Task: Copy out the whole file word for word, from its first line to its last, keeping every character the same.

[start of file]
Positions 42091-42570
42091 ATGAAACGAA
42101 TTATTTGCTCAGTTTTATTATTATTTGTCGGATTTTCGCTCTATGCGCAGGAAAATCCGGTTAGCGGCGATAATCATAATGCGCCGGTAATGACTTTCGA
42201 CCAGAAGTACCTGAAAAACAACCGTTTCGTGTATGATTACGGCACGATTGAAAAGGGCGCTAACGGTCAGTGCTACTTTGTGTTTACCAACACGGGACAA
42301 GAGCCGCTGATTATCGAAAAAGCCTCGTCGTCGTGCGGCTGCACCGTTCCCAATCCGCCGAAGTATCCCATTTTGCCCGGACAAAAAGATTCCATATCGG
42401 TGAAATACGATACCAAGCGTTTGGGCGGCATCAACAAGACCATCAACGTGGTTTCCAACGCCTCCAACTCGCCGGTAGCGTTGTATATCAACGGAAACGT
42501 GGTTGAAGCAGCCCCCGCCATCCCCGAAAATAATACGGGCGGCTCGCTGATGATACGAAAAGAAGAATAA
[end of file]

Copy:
Positions 42091-42570
42091 ATGAAACGAA
42101 TTATTTGCTCAGTTTTATTATTATTTGTCGGATTTTCGCTCTATGCGCAGGAAAATCCGGTTAGCGGCGATAATCATAATGCGCCGGTAATGACTTTCGA
42201 CCAGAAGTACCTGAAAAACAACCGTTTCGTGTATGATTACGGCACGATTGAAAAGGGCGCTAACGGTCAGTGCTACTTTGTGTTTACCAACACGGGACAA
42301 GAGCCGCTGATTATCGAAAAAGCCTCGTCGTCGTGCGGCTGCACCGTTCCCAATCCGCCGAAGTATCCCATTTTGCCCGGACAAAAAGATTCCATATCGG
42401 TGAAATACGATACCAAGCGTTTGGGCGGCATCAACAAGACCATCAACGTGGTTTCCAACGCCTCCAACTCGCCGGTAGCGTTGTATATCAACGGAAACGT
42501 GGTTGAAGCAGCCCCCGCCATCCCCGAAAATAATACGGGCGGCTCGCTGATGATACGAAAAGAAGAATAA